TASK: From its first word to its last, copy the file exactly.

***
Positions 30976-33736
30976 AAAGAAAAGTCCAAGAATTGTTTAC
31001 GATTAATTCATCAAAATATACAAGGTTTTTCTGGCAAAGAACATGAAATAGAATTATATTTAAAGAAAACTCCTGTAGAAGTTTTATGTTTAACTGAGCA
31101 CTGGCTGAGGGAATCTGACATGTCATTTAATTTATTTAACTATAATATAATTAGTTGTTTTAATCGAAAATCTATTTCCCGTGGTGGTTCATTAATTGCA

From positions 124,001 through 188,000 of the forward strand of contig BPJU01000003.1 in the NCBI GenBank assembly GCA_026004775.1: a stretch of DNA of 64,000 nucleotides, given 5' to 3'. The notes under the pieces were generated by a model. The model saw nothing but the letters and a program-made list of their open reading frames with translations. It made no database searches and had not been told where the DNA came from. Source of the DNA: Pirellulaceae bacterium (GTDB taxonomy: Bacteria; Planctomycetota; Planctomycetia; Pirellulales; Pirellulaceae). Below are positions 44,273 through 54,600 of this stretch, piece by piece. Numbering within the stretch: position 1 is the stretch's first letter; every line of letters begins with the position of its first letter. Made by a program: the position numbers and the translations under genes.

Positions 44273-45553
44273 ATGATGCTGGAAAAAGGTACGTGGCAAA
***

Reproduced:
Positions 30976-33736
30976 AAAGAAAAGTCCAAGAATTGTTTAC
31001 GATTAATTCATCAAAATATACAAGGTTTTTCTGGCAAAGAACATGAAATAGAATTATATTTAAAGAAAACTCCTGTAGAAGTTTTATGTTTAACTGAGCA
31101 CTGGCTGAGGGAATCTGACATGTCATTTAATTTATTTAACTATAATATAATTAGTTGTTTTAATCGAAAATCTATTTCCCGTGGTGGTTCATTAATTGCA

From positions 124,001 through 188,000 of the forward strand of contig BPJU01000003.1 in the NCBI GenBank assembly GCA_026004775.1: a stretch of DNA of 64,000 nucleotides, given 5' to 3'. The notes under the pieces were generated by a model. The model saw nothing but the letters and a program-made list of their open reading frames with translations. It made no database searches and had not been told where the DNA came from. Source of the DNA: Pirellulaceae bacterium (GTDB taxonomy: Bacteria; Planctomycetota; Planctomycetia; Pirellulales; Pirellulaceae). Below are positions 44,273 through 54,600 of this stretch, piece by piece. Numbering within the stretch: position 1 is the stretch's first letter; every line of letters begins with the position of its first letter. Made by a program: the position numbers and the translations under genes.

Positions 44273-45553
44273 ATGATGCTGGAAAAAGGTACGTGGCAAA